The Thunderbolt Display

The first test was hooking up Apple's Thunderbolt Display, the only Thunderbolt display device available on the market today. Although I shouldn't have been, I was a bit surprised when the display just worked. Intel's HD 4000 drove the 2560 x 1440 panel just fine and there weren't any funny issues displaying the lower res UEFI setup mode.

Despite Ivy Bridge being able to drive three independent displays, I was only able to simultaneously output to two connected displays on the GD80. All combinations of two worked however (TB + HDMI, TB + VGA, VGA + HDMI).

Once in Windows, the Thunderbolt Display's integrated GigE, Firewire and other controllers started popping up. Unfortunately Apple doesn't offer a direct download package for Thunderbolt Display drivers. You can either hunt down the controllers/drivers on their own, or you can build a Windows Support (driver) package using a Mac and the Boot Camp Assistant. I'd much rather Apple just offer an easy route for non-Mac Windows users to take advantage of the Thunderbolt Display as it's the only TB display on the market, but I can understand the lack of motivation there.

With the Boot Camp drivers installed, I got working GigE and Firewire 800. The Thunderbolt Display's integrated USB hub gave me issues however. Anything I plugged into it would either partially work (e.g. my mouse was detected but moving the cursor was far from smooth) or not work at all (e.g. my attached USB keyboard never worked). The other issue with the Thunderbolt Display is you get no brightness control, which can be a problem given how bright the panel gets. I've seen reports of people getting brightness control working via software tools but the solutions don't seem permanent.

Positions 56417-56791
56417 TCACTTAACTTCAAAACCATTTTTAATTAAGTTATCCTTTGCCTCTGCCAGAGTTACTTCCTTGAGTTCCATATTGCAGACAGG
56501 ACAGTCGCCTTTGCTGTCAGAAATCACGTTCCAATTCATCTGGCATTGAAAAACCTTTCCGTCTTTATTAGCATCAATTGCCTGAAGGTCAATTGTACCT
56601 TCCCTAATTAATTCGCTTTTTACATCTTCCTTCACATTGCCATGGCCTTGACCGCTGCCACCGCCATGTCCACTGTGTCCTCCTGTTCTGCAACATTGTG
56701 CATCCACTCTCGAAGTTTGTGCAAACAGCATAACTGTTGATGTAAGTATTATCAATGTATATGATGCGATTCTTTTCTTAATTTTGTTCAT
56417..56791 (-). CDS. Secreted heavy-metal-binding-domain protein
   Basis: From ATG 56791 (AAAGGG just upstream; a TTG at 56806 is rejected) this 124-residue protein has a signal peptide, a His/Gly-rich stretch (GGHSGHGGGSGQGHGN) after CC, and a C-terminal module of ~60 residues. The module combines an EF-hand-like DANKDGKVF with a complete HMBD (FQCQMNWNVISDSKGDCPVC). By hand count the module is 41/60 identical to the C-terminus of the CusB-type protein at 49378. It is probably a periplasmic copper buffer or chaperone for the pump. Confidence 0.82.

Apple's Thunderbolt Display definitely works, but Windows users will likely want to wait for a Thunderbolt display that is built specifically with Windows in mind.

Virtu and Thunderbolt: It Works

From a software perspective, Thunderbolt is treated just like another display output driven by Intel's processor graphics. I installed a GeForce GTX 680 along with Lucid's Virtu GPU virtualization software to see if I could use the 680 for gaming but drive the display using Intel's processor graphics and the Thunderbolt port. The setup worked flawlessly.

Virtu recognized the configuration immediately once I had NVIDIA's drivers installed, and I was able to run the 680 headless - using only the Thunderbolt port to drive the external display. Intel's HD 4000 powered things in Windows, while the 680 kicked in for games.

Thunderbolt under Windows The Storage Devices, Performance & Moving Forward
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  • sphigel - Friday, May 11, 2012 - link

    "does anyone else find this whole "Military Grade" thing that has been showing up on motherboards lately to be one of the most embarassingly cheesy marketing gimmicks ever?"

    It's been around for at least 10 years that I know of but, yes, it is very cheesy.
    Reply
  • A5 - Friday, May 11, 2012 - link